I have been doing a lot of research on rocket mass heaters
. I am quite certain I understand all of the principles to build rocket mass heaters as they have been built for the purpose of heating larger homes/spaces.
I have a few questions on materials and theory so that I may experiment with some variations on the theme. Hopefully they will spark some new dialogue and possibly forays in to new territory.
First question has probably been covered before but I have not found a definitive answer
1. Is there a simple tried and true formula/ratio to create ideal refractory material for a chimney/heat riser? Ideal meaning high temperature, resist shrinking/cracking etc. Is this formula also the same if one wants to cast the entire core and heat riser from the same material? (different sections though) And if I pour a j-tube, is there a formula that will not require waiting 4 weeks before the unit can be used?
I would love to figure out a homogenous material I could cast the core from, I plan on casting it in a small galvanized feed
type tub. For simplicity sake it would be great to come up with a simple j-tube form to hang in the tub and do a SINGLE simple pour in to the tub, rather than all of the multiple stages/materials that are used to currently build the cores.
I keep seeing people
build these 2000 degree furnaces in a wood
box. Metal seems like a much more suitable material to contain fire. Wat up wit' dat?
I have seen all manners of materials and ratios for heat riser. I understand firebrick wrapped with stovepipe and stuffed with insulation works best, but I am experimenting with MUCH SMALLER units, and the firebrick method requires too much space basically forcing you to use a huge drum as the final shell which creates a huge footprint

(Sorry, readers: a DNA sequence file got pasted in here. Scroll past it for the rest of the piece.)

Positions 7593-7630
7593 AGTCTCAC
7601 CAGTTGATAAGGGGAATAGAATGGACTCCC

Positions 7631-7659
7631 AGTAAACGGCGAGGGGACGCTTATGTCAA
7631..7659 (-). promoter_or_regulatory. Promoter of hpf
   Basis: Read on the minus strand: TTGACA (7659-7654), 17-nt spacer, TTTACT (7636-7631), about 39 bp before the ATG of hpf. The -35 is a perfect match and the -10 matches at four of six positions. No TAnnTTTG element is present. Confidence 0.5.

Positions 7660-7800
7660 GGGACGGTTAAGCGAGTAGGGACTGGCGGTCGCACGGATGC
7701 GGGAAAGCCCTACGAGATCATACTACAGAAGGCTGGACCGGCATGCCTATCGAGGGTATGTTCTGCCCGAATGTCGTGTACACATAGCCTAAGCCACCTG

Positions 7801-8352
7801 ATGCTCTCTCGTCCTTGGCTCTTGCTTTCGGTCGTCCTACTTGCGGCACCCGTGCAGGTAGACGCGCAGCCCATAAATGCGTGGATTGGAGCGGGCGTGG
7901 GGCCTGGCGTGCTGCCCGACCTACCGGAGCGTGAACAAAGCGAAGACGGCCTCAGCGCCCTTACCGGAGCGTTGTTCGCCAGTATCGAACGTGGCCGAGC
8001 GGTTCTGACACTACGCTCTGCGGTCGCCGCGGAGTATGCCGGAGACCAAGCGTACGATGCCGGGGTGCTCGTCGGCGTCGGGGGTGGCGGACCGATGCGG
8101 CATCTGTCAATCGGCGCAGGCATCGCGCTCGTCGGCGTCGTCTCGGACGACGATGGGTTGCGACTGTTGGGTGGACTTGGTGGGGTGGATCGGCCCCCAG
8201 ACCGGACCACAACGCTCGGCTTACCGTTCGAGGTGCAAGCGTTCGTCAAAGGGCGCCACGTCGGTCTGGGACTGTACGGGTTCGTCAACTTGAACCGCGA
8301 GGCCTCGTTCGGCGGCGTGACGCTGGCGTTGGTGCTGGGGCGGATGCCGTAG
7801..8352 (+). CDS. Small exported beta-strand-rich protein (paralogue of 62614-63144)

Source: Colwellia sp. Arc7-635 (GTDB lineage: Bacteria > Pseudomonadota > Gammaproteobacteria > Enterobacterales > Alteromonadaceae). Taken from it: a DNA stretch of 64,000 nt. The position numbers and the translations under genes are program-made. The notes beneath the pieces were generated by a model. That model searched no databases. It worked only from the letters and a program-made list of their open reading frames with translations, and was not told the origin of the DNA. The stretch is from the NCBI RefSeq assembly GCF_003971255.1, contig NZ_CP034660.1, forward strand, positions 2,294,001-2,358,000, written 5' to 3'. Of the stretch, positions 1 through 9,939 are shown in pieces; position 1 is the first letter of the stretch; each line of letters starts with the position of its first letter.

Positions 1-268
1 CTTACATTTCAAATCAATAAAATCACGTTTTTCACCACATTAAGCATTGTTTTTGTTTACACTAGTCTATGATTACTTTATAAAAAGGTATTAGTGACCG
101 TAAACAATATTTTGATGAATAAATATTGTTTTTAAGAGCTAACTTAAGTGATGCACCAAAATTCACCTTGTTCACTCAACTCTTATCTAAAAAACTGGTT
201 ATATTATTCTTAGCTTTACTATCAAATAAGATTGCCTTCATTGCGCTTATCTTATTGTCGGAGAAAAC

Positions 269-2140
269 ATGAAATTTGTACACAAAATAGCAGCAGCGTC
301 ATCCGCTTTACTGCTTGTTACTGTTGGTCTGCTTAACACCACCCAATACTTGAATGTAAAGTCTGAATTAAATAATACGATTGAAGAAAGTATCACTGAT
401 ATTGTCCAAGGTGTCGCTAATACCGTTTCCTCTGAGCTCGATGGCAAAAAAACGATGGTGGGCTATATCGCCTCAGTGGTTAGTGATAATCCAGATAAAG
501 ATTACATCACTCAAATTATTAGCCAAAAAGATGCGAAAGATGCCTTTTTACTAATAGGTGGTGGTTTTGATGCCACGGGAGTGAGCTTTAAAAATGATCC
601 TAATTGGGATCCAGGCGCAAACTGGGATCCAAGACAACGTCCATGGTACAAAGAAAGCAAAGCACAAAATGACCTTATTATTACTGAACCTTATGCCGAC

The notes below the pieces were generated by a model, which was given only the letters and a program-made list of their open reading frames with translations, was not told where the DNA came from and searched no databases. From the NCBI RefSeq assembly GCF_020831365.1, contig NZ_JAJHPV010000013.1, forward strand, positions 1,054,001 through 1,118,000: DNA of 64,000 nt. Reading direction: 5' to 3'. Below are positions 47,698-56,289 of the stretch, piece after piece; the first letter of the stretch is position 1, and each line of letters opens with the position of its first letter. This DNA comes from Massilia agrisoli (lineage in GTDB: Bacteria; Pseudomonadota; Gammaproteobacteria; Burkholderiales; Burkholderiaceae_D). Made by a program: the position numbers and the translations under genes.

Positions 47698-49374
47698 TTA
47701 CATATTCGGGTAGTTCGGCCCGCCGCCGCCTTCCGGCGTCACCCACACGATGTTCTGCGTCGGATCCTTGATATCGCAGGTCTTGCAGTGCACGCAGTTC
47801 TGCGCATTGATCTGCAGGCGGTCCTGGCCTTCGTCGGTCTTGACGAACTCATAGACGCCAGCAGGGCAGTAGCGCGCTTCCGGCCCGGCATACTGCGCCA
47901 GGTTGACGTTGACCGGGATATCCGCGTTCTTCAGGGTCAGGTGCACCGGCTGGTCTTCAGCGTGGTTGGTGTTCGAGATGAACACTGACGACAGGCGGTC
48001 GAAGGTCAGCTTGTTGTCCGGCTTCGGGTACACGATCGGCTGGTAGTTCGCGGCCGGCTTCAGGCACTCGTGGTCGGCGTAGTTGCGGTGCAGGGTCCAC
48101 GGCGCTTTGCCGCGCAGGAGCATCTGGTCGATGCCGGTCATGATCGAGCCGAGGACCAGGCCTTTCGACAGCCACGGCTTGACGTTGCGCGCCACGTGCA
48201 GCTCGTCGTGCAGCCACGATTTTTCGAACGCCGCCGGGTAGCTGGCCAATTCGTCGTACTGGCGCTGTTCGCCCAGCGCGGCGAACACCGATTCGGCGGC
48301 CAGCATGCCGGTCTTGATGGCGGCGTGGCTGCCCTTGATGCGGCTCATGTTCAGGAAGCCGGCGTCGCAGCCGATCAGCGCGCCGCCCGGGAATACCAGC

I like the idea of perlite and clay mixture, that seems the most "rock like".
2. What kind of clay? where do I get it? I need to be able to purchase these materials, I can not dig any up.
3. if I decide to use a sacrificial metal liner for the riser, that burns off, leaving the refractory material, what happens to that material? do any toxic compounds become embedded in the refractory material to be slowly released in exhaust over time? The reason I ask is because one of the applications will be exhausted very close to a chicken coop
. I do not want zinc or other metals being exhausted in to their environment/runs.
I also wondered about perlite in the heat riser. Does the surface of the riser release particles of volcanic glass in the exhaust? Are exposed bits of perlite in the heat riser and exhaust run a health issue for any humans who may be very close to the exhaust flue? This question also applies to COOKING rocket stoves people pour in 5 gallon buckets. Are they breathing in small particles of volcanic glass rocketing up in to their food and lungs?
4. Is there an ideal ratio for the inner dimensions of the core/heat riser/exhaust? Are there any rules dimension-wise which are especially critical while there is room for experimentation elsewhere? In particular, is the diameter of the airflow path the SAME ALL THE WAY THOUGH the system? Or do you need the exhaust portion of the path to have larger diameter than the core/riser to create lower pressure on the back end, to let the gasses slow down and get burned rather than being rocketed out the chimney cap before getting burned.
All of my designs will incorporate very tall heat riser to amplify the front end updraft as much as possible.
For smaller applications I may or may not be that concerned with a long exhaust run/large thermal bench. I will be trying to use a few horizontal runs made from metal to release the heat inside the dwelling rather than a huge slab of permanent cob
using up all the floor space. I completely understand that less thermal mass means more fluctuation and fire tending. This is fine for my applications. Plus I have an idea to keep the fire burning unattended with zero thermal mass in the system which I will present as it's own topic.
Thanks for any help, and thanks to all who have pioneered these devices. The efficiency and ability to use scrap twigs and branches that are useless in conventional stoves is truly an evolution in heating technology.
Huge chunky cord wood trees
could be put to much better use than belching heat and smoke out in to the cold night air!